Friday’s ruling hints at a change of philosophy at FIFA with new senior lawyers and a different appeals chairman – Thomas Bodstrom – who joined after those cases were decided.


To say I’m astounded, just like Chelsea themselves are, with FIFA’s decision is a huge understatement. Regardless of this being a ‘change of philosophy’, this feels like completely like double standards from our governing body.

Although I wouldn’t go as far as saying that the transfer ban given to the club in 2009 surrounding the transfer of Gaël Kakuta had a determining factor on today’s decision… I wouldn’t be surprised if this was in the back of the mind of the Appeal Committee when the decision was being made.

FIFA hate to lose, at anything. Especially when it comes to something from a financial perspective.

By denying Chelsea’s appeal to freeze the sanction, FIFA is ignoring all precedents that they set, even if it’s a blatant exploitation of the loophole of the system they created and previously followed.

With FIFA more-or-less immediately rejecting the appeal, this reaffirms what many already believe to be (whisper it quietly)

An agenda against Chelsea.

With all of this in mind, I still believe – like I mentioned in my previous article on the matter – that if we look at the transfer ban itself and not what FIFA has done today, that this is a blessing in disguise for the Blues.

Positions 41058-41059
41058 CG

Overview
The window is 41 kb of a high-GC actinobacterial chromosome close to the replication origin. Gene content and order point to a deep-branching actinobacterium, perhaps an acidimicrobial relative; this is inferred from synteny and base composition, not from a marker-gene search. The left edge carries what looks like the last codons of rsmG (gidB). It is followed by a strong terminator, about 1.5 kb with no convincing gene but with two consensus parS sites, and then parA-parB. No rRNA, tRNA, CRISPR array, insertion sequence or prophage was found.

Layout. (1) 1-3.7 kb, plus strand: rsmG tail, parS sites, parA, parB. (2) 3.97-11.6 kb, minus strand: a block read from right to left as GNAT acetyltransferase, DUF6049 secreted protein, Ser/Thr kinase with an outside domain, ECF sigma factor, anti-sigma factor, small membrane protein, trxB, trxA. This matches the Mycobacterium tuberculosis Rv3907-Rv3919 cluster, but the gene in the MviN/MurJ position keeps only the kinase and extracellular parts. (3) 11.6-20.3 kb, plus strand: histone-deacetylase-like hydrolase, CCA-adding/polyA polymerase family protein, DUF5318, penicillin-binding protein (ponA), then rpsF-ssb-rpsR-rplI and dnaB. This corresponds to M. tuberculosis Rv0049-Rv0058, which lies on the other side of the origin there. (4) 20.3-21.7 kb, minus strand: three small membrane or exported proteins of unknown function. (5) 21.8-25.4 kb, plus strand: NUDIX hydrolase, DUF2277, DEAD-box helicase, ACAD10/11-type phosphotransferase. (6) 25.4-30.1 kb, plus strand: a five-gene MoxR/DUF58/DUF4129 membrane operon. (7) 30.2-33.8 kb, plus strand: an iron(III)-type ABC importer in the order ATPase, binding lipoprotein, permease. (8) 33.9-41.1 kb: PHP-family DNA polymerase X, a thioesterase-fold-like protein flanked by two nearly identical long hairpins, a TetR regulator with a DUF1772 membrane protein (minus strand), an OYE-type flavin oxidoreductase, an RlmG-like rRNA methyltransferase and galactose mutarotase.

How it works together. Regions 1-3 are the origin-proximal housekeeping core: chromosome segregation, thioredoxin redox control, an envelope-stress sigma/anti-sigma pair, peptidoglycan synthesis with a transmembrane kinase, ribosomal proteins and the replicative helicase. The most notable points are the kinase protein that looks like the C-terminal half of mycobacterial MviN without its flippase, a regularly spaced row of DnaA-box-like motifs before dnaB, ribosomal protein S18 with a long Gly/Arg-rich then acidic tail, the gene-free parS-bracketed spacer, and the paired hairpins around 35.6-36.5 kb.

The image below is a completely hypothetical look at what our squad could look like for the 2019/2020 if the transfer ban was still in place and the club was not allowed to register any additional players.

On face value, the squad doesn’t look that bad. In fact, in my opinion, it actually looks stronger than what we currently have right now.

Which says an awful lot.

The transfer ban is not the perfect scenario but let’s be honest… We can’t make a title winning squad in one window. One window makes will make a difference, but not enough for us to become a dominant force once again domestically and in Europe.

Poor investment and management have got us where we’re at right now. Long-term planning is needed to get us out of it. We need at least two, if not three windows to overhaul the squad completely – eradicating it of all deadwood and players who can’t improve us on the pitch.


The likelihood is that Chelsea will eventually end up with the ban being imposed, whether it’s suspended by CAS or not. With this said, don’t expect the issue to be resolved quickly.

As mentioned on Twitter earlier, Chelsea cannot appeal the appeal until the first appeal is completed. And if we go by the previous cases, this will take a few months at the very earliest, much longer than we would like as the summer window is not far off. If this happens, January 2020 will more than likely be our next transfer window, not this summer. If this is the case, some if not many of the ‘loan army’ will definitely be considered for first-team duties come next season.

No matter what happens now, the club need to do some MAJOR work to improve the playing squad and organisation of how the club is run – on the pitch – whether we have a transfer ban or not.

Here’s hoping for luck to be looking on our side over the next few months…

Written by Terry Sazio